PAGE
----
Glaucoma is a group of eye diseases which result in damage to the optic nerve and vision loss.
The most common type is open-angle glaucoma with less common types including closed-angle glaucoma and normal-tension glaucoma. Open-angle glaucoma develops slowly over time and there is no pain. Side vision may begin to decrease followed by central vision resulting in blindness if not treated. Closed-angle glaucoma can present gradually or suddenly. The sudden presentation may involve severe eye pain, blurred vision, mid-dilated pupil, redness of the eye, and nausea. Vision loss from glaucoma, once it has occurred, is permanent.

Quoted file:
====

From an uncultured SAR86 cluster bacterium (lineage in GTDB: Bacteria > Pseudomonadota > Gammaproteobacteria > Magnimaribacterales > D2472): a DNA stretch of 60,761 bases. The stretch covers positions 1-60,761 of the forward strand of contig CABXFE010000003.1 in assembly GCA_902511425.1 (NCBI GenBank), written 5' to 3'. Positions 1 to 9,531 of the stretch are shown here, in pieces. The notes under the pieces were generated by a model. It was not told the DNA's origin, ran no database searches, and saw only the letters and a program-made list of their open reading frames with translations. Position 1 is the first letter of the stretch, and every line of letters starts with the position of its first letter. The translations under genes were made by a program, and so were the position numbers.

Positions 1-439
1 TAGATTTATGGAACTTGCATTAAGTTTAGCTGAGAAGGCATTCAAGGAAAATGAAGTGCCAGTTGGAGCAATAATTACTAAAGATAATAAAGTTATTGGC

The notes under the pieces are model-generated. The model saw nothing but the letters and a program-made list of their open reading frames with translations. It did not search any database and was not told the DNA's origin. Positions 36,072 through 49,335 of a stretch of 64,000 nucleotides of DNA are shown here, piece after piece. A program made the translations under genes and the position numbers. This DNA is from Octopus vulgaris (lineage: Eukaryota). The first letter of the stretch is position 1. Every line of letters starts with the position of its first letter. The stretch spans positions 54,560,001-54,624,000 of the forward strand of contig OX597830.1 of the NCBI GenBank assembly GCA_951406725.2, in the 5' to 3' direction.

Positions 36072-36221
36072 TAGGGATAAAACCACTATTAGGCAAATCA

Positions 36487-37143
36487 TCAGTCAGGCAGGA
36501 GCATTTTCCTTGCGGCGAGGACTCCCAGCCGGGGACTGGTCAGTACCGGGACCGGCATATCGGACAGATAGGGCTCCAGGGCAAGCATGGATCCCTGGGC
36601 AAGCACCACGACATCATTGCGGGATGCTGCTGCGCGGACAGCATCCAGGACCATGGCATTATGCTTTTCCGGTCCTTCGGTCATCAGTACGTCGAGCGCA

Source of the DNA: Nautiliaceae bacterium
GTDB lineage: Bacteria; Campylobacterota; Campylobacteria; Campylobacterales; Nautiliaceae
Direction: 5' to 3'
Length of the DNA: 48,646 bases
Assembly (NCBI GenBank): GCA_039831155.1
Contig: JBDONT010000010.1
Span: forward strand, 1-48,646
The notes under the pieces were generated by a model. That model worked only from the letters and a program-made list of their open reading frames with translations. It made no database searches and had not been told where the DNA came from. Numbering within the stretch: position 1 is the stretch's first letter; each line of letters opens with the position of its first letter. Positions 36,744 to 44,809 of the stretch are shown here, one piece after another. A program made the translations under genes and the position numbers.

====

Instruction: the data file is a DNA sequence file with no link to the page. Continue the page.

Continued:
Risk factors for glaucoma include increased pressure in the eye, a family history of the condition, migraines, high blood pressure, and diabetes.
Glaucoma can be treated with eye drops, laser treatment or surgery. But early diagnosis is important because any damage to the eyes cannot be reversed. Treatment aims to control the condition and minimise future damage.
If left untreated, glaucoma can cause blindness. But if it's diagnosed and treated early enough, further damage to vision can be prevented.
Attending regular appointments to your ophthalmologist will help to ensure any signs of glaucoma can be detected early and allow treatment to begin.